133385https://commons.wikimedia.org/wiki/File:Picture_of_brown_eyes.jpgTaherdabbagh [CC BY-SA 3.0 (https://creativecommons.org/licenses/by-sa/3.0)]Throughout her career, Dr. Bath’s strength to defy gender and racial standards allowed her to discover and patent a new way of performing surgery. She recalls that as she was presenting her work to one of her male colleagues, he said, “‘That’s impossible. People have been trying to do that for years.”’ Afterwards, her thoughts were,  “He didn’t believe me.[...] later, after my patent had been granted and I published the findings, he was shocked. He wouldn’t look me in the face” (Time). She knew that her colleagues thought her idea was far-fetched because she was a woman of color, so Bath set out to prove them wrong. She wanted to show how she could defy the standards that were put on her and show that she was capable of making substantial discoveries in ophthalmology. Without having the strength to overcome the norms, she would not have been able to make such a groundbreaking discovery in science. Like a true hero, she had faith in her work and pursued her patent regardless of the opinions of others in her field.  When Dr. Bath was asked what obstacles she had to go through she said, “If you are Black, there is a glass ceiling you have to penetrate” (Patricia E. Bath ). Although she was discriminated and underestimated for her gender and race, she never gave up and was hopeful that her discoveries would soon be accepted by society. She defied what others thought she could do as an African American woman in the 1960s. She “penetrated glass ceilings,” and persevered through many obstacles, such as other people doubting her capabilities to get where she is today. Her tenacity and strength to defy obstacles for a solution helped her receive her patent so she could help others in need.

Dr. Bath once said, “We need to take the obstacles and use them as challenges to stimulate us to not just be good, but to be the best’’ (Patricia  E Bath). By overcoming her obstacles, she serves a huge inspiration to others going through obstacles of their own. Because of Dr. Bath, I am able to see every obstacle as a new challenge and use each challenge to become the best. Dr. Bath’s selflessness and strength to surpass artificial boundaries inspires me to help others in need in any way possible, and as a female to never set boundaries to my education. She inspires me and all other women to, “Not allow your mind to be imprisoned by majority thinking. [...] the limits of science are not the limits of your imagination” (Patricia  E Bath). She did not let her “mind to be imprisoned by majority thinking,” and unleashed her knowledge for the betterment of people. Dr. Bath inspires me not to let my mind be imprisoned by society's norms and always use my knowledge and experience to the benefit of others. This is what a true hero must possess; the ability to keep their eyes on the prize and to prioritize serving others regardless of what gets in the way.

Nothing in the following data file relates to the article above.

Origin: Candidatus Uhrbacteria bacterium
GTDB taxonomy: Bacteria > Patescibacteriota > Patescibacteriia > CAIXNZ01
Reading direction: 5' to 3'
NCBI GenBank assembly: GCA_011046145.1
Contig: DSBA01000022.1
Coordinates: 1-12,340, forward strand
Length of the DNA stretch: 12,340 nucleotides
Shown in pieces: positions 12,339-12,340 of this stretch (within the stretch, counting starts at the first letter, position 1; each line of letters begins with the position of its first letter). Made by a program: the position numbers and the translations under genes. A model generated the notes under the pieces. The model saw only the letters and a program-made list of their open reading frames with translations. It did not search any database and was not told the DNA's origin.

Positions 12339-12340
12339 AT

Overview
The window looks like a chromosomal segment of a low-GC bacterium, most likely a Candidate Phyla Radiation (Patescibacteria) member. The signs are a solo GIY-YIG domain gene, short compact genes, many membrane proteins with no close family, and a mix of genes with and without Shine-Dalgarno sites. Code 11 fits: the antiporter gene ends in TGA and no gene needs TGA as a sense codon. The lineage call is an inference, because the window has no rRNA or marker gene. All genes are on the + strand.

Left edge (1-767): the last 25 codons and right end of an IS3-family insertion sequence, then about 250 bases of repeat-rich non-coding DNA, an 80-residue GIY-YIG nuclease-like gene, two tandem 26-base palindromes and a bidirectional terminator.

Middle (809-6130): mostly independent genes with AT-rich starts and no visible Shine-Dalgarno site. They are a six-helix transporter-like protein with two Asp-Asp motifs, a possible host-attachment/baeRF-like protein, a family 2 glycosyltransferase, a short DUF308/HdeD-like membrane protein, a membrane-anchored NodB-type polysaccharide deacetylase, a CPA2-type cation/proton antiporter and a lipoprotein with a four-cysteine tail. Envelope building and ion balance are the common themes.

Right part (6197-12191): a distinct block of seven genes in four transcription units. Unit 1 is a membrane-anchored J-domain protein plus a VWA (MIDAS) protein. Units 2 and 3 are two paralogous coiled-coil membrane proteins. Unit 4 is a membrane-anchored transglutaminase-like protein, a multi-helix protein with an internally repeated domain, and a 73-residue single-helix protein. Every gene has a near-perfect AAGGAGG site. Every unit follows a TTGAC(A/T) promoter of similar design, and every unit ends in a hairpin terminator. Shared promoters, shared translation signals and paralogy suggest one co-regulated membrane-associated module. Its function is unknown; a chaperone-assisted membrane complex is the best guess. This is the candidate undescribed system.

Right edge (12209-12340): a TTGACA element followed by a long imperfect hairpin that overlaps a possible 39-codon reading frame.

ABC News, ABC News Network, 2018,

abcnews.go.com/GMA/Wellness/video/meet-woman-changed-face-medicine-53348890.

“Changing the Face of Medicine | Patricia E. Bath.” U.S. National Library of Medicine, National Institutes of

Health, 3 June 2015,cfmedicine.nlm.nih.gov/physicians/biography_26.html.

"Patricia E. Bath." Contemporary Black Biography, vol. 37, Gale, 2003. Biography In Context,

https://link.galegroup.com/apps/doc/K1606002311/BIC?u=powa9245&sid=BIC&xid=03015746. Accessed

27 Apr.2019.

TIME. “Patricia Bath On Being The First Person To Invent & Demonstrate Laserphaco Cataract Surgery | TIME.”

YouTube, YouTube, 30 Oct. 2017, www.youtube.com/watch?time_continue=34&v=gcE_QMTBNW4.




Page created on 5/10/2019 1:34:20 AM

Last edited 9/2/2021 11:19:54 PM

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Related Links

Time - Click here to know more about my hero
Changing the face of medicine - Click here for more accomplishments of my hero
ABC News - To know more about my heroes defiance through the 1950s' and 60s'